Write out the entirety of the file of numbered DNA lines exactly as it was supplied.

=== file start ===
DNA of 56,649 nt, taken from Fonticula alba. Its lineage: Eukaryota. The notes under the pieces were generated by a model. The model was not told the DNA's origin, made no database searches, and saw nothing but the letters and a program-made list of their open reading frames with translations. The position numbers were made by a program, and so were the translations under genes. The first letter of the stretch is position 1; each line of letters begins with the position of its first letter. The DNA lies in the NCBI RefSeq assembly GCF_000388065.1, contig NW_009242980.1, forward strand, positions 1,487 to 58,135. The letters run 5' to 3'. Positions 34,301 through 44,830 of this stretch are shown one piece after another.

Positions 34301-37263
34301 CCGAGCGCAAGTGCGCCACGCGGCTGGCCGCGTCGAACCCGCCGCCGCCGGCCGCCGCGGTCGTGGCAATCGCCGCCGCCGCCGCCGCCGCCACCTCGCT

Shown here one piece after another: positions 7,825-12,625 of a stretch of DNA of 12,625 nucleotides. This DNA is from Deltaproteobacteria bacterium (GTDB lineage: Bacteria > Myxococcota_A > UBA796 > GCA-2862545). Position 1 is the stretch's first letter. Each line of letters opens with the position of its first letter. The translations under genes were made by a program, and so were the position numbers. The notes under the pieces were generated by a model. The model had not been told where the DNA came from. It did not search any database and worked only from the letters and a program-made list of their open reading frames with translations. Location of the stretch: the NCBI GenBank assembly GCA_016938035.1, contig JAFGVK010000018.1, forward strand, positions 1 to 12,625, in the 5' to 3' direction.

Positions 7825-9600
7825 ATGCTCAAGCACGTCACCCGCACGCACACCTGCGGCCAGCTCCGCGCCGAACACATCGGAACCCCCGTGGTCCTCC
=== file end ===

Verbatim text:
DNA of 56,649 nt, taken from Fonticula alba. Its lineage: Eukaryota. The notes under the pieces were generated by a model. The model was not told the DNA's origin, made no database searches, and saw nothing but the letters and a program-made list of their open reading frames with translations. The position numbers were made by a program, and so were the translations under genes. The first letter of the stretch is position 1; each line of letters begins with the position of its first letter. The DNA lies in the NCBI RefSeq assembly GCF_000388065.1, contig NW_009242980.1, forward strand, positions 1,487 to 58,135. The letters run 5' to 3'. Positions 34,301 through 44,830 of this stretch are shown one piece after another.

Positions 34301-37263
34301 CCGAGCGCAAGTGCGCCACGCGGCTGGCCGCGTCGAACCCGCCGCCGCCGGCCGCCGCGGTCGTGGCAATCGCCGCCGCCGCCGCCGCCGCCACCTCGCT

Shown here one piece after another: positions 7,825-12,625 of a stretch of DNA of 12,625 nucleotides. This DNA is from Deltaproteobacteria bacterium (GTDB lineage: Bacteria > Myxococcota_A > UBA796 > GCA-2862545). Position 1 is the stretch's first letter. Each line of letters opens with the position of its first letter. The translations under genes were made by a program, and so were the position numbers. The notes under the pieces were generated by a model. The model had not been told where the DNA came from. It did not search any database and worked only from the letters and a program-made list of their open reading frames with translations. Location of the stretch: the NCBI GenBank assembly GCA_016938035.1, contig JAFGVK010000018.1, forward strand, positions 1 to 12,625, in the 5' to 3' direction.

Positions 7825-9600
7825 ATGCTCAAGCACGTCACCCGCACGCACACCTGCGGCCAGCTCCGCGCCGAACACATCGGAACCCCCGTGGTCCTCC